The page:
Pippa's Gungate scandal started with fake pistol, say reports
Damage control is at full throttle in Gungate, the latest Pippa Middleton adventure.
It all began Saturday with the Duchess of Cambridge's sister sitting the passenger seat of an Audi convertible, accompanied by three men. The paparazzi were, naturally, following Pippa around. Everyone is laughing. Suddenly the unidentified driver whips a pistol out and points it at a photographer who was trailing them on a moped. Snap!
The photo makes it to the front page of the Sun tabloid in the UK by Monday. The 28-year-old Pippa is very quickly in an embarrassing position, as, by extension, is the Royal Family. Pointing guns at anyone is against the law and even being a part of the scene can land you in jail.
Was the gun real or fake? By Monday afternoon, the headlines and tweets were speculating on the chances of Pippa heading to prison. 'Gungate' had a life of its own.
Trying to put the brakes on this, a spokesperson for Arthur de Soultrait, the fashion businessman who was one of the car's occupants, insisted to Associated Press on Tuesday that it was all "a game" and that the gun was just a toy.
A photographer on the scene had already told Gala magazine in France that the gun was plastic.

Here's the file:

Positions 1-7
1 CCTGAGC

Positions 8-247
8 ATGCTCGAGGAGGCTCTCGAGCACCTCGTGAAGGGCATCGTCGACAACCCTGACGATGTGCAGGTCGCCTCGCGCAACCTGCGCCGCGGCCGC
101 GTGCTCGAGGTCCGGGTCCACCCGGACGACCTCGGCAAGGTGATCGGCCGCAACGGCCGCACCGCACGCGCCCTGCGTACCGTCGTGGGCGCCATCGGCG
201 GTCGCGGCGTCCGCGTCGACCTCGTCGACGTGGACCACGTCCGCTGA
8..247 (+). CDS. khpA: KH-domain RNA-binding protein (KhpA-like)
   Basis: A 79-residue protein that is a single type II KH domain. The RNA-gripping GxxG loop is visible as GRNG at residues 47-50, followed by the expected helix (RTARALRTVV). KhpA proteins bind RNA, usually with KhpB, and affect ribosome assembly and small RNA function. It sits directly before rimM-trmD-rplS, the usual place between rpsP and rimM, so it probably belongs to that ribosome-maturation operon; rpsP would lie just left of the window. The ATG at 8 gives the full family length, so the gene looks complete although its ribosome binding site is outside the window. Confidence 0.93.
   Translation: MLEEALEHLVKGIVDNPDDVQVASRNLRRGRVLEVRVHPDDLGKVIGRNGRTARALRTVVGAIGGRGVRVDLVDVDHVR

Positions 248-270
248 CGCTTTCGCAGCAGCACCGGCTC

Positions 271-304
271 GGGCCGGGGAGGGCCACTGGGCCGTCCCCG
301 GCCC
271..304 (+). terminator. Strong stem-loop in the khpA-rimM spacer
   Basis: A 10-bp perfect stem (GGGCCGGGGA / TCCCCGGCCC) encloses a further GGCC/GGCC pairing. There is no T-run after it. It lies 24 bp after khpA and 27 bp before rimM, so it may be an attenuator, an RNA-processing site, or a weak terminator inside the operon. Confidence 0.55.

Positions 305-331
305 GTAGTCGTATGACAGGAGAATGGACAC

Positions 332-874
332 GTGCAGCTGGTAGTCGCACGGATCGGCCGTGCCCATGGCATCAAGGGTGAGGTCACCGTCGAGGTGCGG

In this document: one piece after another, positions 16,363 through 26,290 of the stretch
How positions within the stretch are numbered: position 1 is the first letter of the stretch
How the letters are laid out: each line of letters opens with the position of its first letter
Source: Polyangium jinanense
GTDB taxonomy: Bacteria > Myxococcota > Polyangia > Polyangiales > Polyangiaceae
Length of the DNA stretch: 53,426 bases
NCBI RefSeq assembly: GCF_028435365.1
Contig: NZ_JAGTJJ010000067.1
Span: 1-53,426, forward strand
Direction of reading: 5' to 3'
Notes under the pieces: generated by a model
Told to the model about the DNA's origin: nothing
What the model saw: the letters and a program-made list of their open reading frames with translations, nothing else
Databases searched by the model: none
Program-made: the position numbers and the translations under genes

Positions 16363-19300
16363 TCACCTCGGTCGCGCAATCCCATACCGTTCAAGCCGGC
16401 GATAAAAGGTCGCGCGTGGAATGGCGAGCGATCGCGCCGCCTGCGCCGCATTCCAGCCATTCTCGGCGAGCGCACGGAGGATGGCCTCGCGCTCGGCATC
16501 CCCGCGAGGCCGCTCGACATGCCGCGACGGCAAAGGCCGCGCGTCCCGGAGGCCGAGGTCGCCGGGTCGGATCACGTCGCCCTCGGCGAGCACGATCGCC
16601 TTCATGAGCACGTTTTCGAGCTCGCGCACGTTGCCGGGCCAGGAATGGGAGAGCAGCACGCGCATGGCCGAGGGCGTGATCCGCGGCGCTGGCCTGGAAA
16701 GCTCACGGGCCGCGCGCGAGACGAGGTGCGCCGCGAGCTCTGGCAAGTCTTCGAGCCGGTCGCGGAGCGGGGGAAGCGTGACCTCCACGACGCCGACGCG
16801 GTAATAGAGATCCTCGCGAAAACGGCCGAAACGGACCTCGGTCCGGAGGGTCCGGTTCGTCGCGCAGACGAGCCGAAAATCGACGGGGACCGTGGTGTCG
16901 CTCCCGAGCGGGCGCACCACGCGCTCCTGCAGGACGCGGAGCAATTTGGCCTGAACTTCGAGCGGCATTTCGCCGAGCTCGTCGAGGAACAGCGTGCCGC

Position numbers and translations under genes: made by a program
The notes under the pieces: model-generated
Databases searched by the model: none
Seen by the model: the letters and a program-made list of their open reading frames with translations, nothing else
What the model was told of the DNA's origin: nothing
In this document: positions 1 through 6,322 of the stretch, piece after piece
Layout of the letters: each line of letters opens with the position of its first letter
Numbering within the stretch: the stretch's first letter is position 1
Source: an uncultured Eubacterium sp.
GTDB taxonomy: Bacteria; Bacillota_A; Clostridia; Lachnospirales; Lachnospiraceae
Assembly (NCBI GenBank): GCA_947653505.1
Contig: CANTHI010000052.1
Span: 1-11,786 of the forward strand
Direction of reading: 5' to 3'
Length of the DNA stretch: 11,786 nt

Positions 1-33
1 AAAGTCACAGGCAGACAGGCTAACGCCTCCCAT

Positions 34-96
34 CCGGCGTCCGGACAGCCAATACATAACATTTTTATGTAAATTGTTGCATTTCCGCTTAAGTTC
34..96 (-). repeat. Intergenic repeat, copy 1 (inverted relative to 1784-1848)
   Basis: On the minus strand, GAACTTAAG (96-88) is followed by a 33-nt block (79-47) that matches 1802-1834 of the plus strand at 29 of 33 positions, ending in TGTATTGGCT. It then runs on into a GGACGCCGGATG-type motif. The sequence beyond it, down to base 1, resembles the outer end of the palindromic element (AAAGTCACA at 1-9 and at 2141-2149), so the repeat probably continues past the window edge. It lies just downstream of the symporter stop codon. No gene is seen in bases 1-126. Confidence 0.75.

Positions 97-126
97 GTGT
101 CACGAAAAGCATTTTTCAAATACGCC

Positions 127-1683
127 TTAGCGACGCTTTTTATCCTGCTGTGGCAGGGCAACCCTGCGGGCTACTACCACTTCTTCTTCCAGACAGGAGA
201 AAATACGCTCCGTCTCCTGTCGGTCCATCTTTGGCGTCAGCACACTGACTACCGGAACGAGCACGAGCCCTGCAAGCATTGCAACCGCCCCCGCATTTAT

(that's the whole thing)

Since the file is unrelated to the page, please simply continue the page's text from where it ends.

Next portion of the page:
"When the driver pulled the toy gun, it was to laugh, have fun," he is quoted as saying. "A few minutes later when the car was parked, I could touch the plastic gun that the driver showed me. It can be found in any toy store. It's a shame to see the extent that this story takes. "
AP reports that Paris police say they've received no complaint and are not investigating. That's contrary to some British newspaper reports that a complaint had been made, which would trigger a police response. The penalty for brandishing a gun in public can be seven years in prison. Even a plastic gun is no laughing matter.
Toy gun or not, the bottom line is that chances are, should Pippa have a chance to turn back the clock, she would likely have not gotten into that car.
The standard policy statement from St. James's Palace that Pippa is technically not a member of the Royal Family, so her movements have nothing to do with them. Well, like it or not, they do.
Pippa has been a paparazzi target ever since the royal wedding last year, and will continue to be as long as she is future Queen Kate Middleton's sister. It can even work in her favour, given that she will be trying to sell her party-planning book, Celebrate, this fall.
The reality is that she gets as much or more attention than others in the Royal Family without any of the protection.
Pippa and her family have contacted the UK's Press Complaints Commission several times in the past year over tactics by photographers. There's little chance that will abate, given the public appetite for celebrity comings and goings.
So private citizen Pippa has learned to put up with it and, for the most part, stay away from anything that could embarrass her sister or the in-laws.
Didn't quite work out this time, even if Pippa is, in the end, blameless. She's a party girl who likes the jet set lifestyle. This episode brings her back to earth with a thud.